Georgia State Representative Rick Crawford (D-Cedartown)
Georgia Democratic Party Chairman Mike Berlon
Rep. Rick Crawford's opponent, Polk County GOP Chairman Trey Kelley
ATLANTA -- Switching parties is nothing new in politics, especially in Georgia.
At least 7 Democratic state lawmakers have gone over to the Republican party since the last election in 2010.
But for the first time anyone can recall, an incumbent state lawmaker has announced his intention to switch parties just BEFORE an election.
State Representative Rick Crawford (D-Cedartown) let it be known last week that he will join the GOP if he's re-elected to House District 16 as a Democrat on November 6th.
And he's made the Georgia Democratic Party hopping mad.
"Man up! I mean, if you're going to do this, do it, but do it in an intellectually honest fashion," state Democratic Chairman Mike Berlon said at a Monday news conference.
Flanked by nearly two dozen other Democrats, an angry Berlon blasted Crawford for waiting until right before the election to make his true colors known.
"If you're a Democrat, you're a Democrat, but if you're not going to be one, we're coming after you," he added.
In a telephone interview, the Cedartown Representative told 11 Alive he believes it's more honest for him to announce the switch before the election than to wait until after.
The conservative Democrat, who teaches political science at Shorter College in Rome, said he could no longer remain in a party whose values now differ so much with his own.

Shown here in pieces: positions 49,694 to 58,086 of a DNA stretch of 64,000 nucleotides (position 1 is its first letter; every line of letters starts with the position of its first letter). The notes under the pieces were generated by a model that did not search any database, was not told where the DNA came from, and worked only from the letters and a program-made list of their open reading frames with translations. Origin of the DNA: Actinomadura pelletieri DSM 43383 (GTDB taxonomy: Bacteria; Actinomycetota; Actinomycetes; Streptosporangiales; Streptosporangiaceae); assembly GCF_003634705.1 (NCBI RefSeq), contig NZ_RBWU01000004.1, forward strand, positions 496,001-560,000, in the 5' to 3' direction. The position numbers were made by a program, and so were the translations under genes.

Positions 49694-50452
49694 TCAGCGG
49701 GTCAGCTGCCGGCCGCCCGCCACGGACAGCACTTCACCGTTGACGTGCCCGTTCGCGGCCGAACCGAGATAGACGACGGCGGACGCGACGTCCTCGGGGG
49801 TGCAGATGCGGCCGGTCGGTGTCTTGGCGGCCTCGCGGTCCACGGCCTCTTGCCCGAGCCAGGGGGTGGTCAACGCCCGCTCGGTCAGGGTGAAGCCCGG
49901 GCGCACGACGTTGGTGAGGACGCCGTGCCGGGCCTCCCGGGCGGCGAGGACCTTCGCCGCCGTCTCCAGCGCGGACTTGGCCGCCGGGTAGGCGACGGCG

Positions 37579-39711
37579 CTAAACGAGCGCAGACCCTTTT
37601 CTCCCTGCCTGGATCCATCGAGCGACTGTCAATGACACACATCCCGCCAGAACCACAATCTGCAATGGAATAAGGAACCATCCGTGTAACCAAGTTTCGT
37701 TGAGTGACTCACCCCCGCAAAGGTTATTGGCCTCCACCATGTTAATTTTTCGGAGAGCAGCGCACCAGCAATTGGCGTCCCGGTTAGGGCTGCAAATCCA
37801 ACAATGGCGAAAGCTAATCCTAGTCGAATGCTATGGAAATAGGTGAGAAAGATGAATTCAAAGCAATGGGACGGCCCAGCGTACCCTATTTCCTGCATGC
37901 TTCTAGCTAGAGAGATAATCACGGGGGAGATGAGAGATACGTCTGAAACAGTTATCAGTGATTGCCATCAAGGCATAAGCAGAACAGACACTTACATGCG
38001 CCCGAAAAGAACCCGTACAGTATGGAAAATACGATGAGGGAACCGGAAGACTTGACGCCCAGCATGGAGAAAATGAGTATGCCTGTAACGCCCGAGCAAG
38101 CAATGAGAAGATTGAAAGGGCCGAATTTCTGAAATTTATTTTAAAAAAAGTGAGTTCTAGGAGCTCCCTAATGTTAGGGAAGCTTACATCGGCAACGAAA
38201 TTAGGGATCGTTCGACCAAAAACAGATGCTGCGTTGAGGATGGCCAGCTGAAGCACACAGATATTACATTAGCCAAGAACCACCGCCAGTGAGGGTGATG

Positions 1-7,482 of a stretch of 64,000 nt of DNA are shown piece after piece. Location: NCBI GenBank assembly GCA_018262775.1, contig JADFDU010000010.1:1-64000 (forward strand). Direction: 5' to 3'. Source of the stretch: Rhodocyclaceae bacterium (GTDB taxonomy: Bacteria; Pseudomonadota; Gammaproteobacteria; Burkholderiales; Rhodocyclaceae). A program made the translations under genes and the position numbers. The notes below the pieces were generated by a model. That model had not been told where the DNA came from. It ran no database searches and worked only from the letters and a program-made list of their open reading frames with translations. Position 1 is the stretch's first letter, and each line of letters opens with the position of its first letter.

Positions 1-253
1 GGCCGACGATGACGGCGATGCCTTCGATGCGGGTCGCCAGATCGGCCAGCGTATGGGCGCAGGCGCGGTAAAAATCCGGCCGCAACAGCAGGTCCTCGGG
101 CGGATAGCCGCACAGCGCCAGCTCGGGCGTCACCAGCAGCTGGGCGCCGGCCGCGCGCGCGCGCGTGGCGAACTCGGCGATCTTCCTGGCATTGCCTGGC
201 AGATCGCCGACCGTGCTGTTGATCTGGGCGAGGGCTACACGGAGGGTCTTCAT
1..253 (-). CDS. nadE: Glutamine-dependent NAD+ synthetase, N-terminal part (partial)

"It's a very personal issue to me," Crawford told 11 Alive.
"It got to the point where their socialist agenda is too extreme...in opposition to my fundamental beliefs," he added.
Despite a letter from state Democrats asking him to withdraw from the race, Crawford told 11 Alive he intends to stay in and let the voters decide.
But he said he's not surprised at their anger, "because I have decided to challenge their social agenda, they've decided to make an example of me."
Democrat Chairman Berlon handed out copies of a letter they sent to Georgia Secretary of State Brian Kemp asking that Crawford be disqualified and removed from the ballot.
A spokesman for Secretary Kemp wrote 11 Alive that the Democrats can make such a request, but that it probably won't be valid.
"I am not aware of anything else the Democratic Party could do to have Crawford removed from the ballot and the nomination substituted," wrote Kemp spokesman Jared Thomas.
Berlon said if Secretary Kemp refuses their request to name a new candidate, they will consider taking the issue to a judge.
He admits it's probably too late for Democrats to hold onto the House seat, but said the party wants to pursue such an unusual situation to keep it from happening again.
"For us to find a candidate five weeks before the election, it's gonna make it almost impossible for that candidate to win," Berlon added.
Meanwhile, the Georgia GOP is backing Crawford's opponent, Trey Kelley, Chairman of the Polk County Republican Party.
A recent poll by SandMountain Communications claims Kelley leads Crawford nearly two to one in the race.